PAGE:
If you read the professional literature, you quickly get the impression that the well-being of the forest is only of interest insofar as it is necessary for optimizing the lumber industry.
– Peter Wohllenben, Introduction in The Hidden Life of Trees, xiii
If you read the professional literature of any kind, if you observe the scenes around us, you not only get the impression of interest in optimization, but also the pervasiveness of global neoliberal market economies in our daily lives and common practices…
Slow down, breathe deep, and look around. What can you hear? What do you see? How do you feel?
…forests matter at a more fundamental level than most of us realize.
– Peter Wohlleben, Introduction to the English Edition in The Hidden Life of Trees, xi
Forests and mountains never cease to amaze me. When I think about the mountains I’ve clambered across and the trees that have sheltered me, I think, “if only I could stay here – if only this was home.”
What I like about these questions is that they could take place at any instance, anywhere. Whether we’re hammering away in dingy cubical at work, blazing a trail through a snowy forest, or wiggling through crowds of people, we should “slow down,” wonder why we aren’t at peace like the trees in the forest, and act in ways so we can be.
becoming indigenous to a place means living as if your children’s future mattered, to take care of the land as if our lives, both material and spiritual, depended on it… our relationship with the land cannot heal until we hear its stories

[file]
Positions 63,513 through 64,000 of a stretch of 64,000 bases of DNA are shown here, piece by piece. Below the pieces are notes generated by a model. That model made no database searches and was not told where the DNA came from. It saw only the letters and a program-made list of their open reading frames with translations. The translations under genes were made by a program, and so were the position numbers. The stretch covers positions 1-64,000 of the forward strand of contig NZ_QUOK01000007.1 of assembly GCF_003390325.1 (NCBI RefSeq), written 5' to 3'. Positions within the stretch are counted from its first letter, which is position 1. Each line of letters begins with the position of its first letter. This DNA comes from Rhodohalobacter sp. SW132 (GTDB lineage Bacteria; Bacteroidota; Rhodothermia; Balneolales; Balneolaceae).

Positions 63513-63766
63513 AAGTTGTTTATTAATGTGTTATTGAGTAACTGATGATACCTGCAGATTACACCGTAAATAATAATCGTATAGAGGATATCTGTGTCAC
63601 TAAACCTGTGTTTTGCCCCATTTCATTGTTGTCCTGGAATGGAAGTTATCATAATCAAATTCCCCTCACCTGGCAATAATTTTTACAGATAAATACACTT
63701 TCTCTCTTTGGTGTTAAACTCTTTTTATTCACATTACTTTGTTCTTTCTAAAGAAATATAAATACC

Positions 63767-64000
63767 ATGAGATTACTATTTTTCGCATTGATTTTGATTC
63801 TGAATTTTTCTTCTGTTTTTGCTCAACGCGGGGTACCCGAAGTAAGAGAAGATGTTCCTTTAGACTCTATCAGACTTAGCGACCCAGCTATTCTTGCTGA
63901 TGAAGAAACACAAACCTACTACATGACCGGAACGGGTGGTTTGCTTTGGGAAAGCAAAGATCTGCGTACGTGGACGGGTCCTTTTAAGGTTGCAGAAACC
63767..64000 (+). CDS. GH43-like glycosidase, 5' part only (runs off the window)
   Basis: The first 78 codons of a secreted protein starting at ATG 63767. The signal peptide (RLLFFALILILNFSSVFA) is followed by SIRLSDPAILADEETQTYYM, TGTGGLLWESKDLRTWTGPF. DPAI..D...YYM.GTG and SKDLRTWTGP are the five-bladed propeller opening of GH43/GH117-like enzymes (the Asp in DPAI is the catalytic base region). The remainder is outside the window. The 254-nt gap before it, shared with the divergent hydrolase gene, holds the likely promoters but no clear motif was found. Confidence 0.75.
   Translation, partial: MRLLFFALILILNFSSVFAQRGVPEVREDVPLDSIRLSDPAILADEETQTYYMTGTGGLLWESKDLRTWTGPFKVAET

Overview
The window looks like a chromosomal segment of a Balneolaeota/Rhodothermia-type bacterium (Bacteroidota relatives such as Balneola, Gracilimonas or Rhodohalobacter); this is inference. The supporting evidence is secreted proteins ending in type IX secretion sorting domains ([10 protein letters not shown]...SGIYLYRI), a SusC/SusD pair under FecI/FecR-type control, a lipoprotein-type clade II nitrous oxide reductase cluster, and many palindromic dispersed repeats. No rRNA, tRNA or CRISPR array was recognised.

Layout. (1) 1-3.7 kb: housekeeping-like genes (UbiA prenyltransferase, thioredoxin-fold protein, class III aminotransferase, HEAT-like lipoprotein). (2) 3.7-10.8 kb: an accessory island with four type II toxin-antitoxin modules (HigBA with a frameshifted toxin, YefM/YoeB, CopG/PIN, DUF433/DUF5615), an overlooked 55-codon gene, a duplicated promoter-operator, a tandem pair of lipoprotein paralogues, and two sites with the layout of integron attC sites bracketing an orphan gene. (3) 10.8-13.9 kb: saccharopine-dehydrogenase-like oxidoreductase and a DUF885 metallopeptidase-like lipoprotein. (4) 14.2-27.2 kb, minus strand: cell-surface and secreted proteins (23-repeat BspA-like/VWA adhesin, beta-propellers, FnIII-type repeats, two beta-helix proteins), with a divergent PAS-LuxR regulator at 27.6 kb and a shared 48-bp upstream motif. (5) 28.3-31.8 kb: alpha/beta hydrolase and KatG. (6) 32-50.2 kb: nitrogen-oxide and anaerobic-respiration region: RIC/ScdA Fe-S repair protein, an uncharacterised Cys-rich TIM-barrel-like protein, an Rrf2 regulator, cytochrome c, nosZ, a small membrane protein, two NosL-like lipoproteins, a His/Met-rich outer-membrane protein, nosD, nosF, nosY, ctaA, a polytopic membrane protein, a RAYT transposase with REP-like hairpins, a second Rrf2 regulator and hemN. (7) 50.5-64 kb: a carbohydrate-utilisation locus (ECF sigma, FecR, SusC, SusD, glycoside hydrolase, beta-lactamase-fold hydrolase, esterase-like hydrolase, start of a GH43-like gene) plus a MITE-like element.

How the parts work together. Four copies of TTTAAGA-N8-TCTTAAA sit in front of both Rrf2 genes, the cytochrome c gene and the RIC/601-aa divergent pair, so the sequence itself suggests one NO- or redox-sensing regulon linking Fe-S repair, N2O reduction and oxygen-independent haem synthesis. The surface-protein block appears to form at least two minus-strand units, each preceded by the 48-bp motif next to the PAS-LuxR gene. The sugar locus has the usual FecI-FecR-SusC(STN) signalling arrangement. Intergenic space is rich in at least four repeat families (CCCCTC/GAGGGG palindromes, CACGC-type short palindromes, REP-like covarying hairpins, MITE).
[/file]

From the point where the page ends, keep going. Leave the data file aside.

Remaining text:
– Robin Wall Kimmerer, Braiding Sweetgrass, 9
As someone born and raised in bustling cities, how can we take care of the land in our concrete, steel, and glass towers? We dare not even touch the earth, as asphalt rolls and sizzles at our feet. Inside hulking, chortling machines, we make our way to fluorescent square footage, where we go about our “work” – not to heal the ground, but to exploit it. We are everything but indigenous. We are foreign and strive to be alien.
I am detached, but I want to be joined.
cosmologies are a source of identity and orientation to the world. They tell us who we are… they are like a compass: they provide an orientation but not a map. The work of living is creating that map for yourself… [which] will be different for each of us and different for every era.
– Robin Wall Kimmerer, Braiding Sweetgrass, 7
How strong is the pull of a compass? Or a series of compasses? How do we read compasses? Some must be harder to understand than others. Perhaps the difference lies in the reading.
For all the Keepers of the Fire
and my grandchildren
yet to join us in this beautiful place
– Robin Wall Kimmerer, the dedication in Braiding Sweetgrass
One day, I’d like to write a book, to give and dedicate to someone else. I’d like to be a keeper and a giver of the fire and of water, for “women are the Keepers of Water” and tending fires is what keeps us alive (94).